Manual browser: rdist(1)

RDIST(1) General Commands Manual RDIST(1)


rdistremote file distribution program


rdist [-bDhinqRvwy] [-d var=value] [-f distfile] [-m host] [name ...]

rdist [-bDhinqRvwy] -c name ... [login@]host[:dest]


rdist is a program to maintain identical copies of files over multiple hosts. It preserves the owner, group, mode, and mtime of files if possible and can update programs that are executing. rdist reads commands from distfile to direct the updating of files and/or directories.

Options specific to the first SYNOPSIS form:

If distfile is ‘-’, the standard input is used.
-f distfile
Use the specified distfile.

If either the -f or ‘-’ option is not specified, the program looks first for “distfile”, then “Distfile” to use as the input. If no names are specified on the command line, rdist will update all of the files and directories listed in distfile. Otherwise, the argument is taken to be the name of a file to be updated or the label of a command to execute. If label and file names conflict, it is assumed to be a label. These may be used together to update specific files using specific commands.

Options specific to the second SYNOPSIS form:

Forces rdist to interpret the remaining arguments as a small distfile.

The equivalent distfile is as follows.

(name ...) -> [login@] host
install [dest];

Options common to both forms:

Binary comparison. Perform a binary comparison and update files if they differ rather than comparing dates and sizes.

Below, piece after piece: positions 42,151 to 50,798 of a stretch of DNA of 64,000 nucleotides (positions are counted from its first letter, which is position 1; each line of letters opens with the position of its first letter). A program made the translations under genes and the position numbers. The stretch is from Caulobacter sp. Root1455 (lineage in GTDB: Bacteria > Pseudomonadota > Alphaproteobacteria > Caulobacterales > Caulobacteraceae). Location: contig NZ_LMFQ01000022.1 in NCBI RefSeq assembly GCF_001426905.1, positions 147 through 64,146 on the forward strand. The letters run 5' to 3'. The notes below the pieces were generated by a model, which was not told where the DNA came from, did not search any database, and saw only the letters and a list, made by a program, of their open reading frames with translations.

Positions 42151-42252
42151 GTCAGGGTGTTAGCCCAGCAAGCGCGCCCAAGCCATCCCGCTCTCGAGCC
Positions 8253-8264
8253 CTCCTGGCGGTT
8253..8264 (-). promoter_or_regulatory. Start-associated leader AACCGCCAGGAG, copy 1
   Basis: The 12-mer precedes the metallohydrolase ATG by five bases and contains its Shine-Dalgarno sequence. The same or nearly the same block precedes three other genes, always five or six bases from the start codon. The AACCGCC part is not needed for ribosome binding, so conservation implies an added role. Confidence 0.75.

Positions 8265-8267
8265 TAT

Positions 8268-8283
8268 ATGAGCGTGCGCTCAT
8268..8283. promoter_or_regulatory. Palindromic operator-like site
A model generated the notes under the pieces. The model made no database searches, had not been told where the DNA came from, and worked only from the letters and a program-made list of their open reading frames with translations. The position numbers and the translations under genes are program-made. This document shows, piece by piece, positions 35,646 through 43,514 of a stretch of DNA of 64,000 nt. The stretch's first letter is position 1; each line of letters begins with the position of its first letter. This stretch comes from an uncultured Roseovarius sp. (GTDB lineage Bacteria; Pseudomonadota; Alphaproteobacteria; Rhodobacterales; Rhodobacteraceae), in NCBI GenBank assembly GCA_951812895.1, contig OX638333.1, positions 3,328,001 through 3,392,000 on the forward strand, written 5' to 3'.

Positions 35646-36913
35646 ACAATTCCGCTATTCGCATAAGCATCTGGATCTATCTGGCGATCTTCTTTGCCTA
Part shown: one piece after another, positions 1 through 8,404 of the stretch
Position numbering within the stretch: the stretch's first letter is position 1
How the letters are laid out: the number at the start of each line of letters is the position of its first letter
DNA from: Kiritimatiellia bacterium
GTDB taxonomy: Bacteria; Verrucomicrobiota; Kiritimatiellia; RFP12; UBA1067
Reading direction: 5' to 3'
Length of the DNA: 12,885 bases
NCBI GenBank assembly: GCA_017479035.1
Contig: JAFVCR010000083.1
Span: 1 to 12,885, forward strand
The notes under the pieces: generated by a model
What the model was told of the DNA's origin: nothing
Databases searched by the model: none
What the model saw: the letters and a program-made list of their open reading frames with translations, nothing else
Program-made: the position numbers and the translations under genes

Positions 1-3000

-d var=value
Define var to have value. The -d option is used to define or override variable definitions in the distfile. Value can be the empty string, one name, or a list of names surrounded by parentheses and separated by tabs and/or spaces.
Turn on debugging.
Follow symbolic links. Copy the file that the link points to rather than the link itself.
Ignore unresolved links. rdist will normally try to maintain the link structure of files being transferred and warn the user if all the links cannot be found.
-m host
Limit which machines are to be updated. Multiple -m arguments can be given to limit updates to a subset of the hosts listed in the distfile.
Print the commands without executing them. This option is useful for debugging distfile.
Quiet mode. Files that are being modified are normally printed on standard output. The -q option suppresses this.
Remove extraneous files. If a directory is being updated, any files that exist on the remote host that do not exist in the master directory are removed. This is useful for maintaining truly identical copies of directories.
Verify that the files are up to date on all the hosts. Any files that are out of date will be displayed but no files will be changed nor any mail sent.
Whole mode. The whole file name is appended to the destination directory name. Normally, only the last component of a name is used when renaming files. This will preserve the directory structure of the files being copied instead of flattening the directory structure. For example, renaming a list of files such as ( dir1/f1 dir2/f2 ) to dir3 would create files dir3/dir1/f1 and dir3/dir2/f2 instead of dir3/f1 and dir3/f2.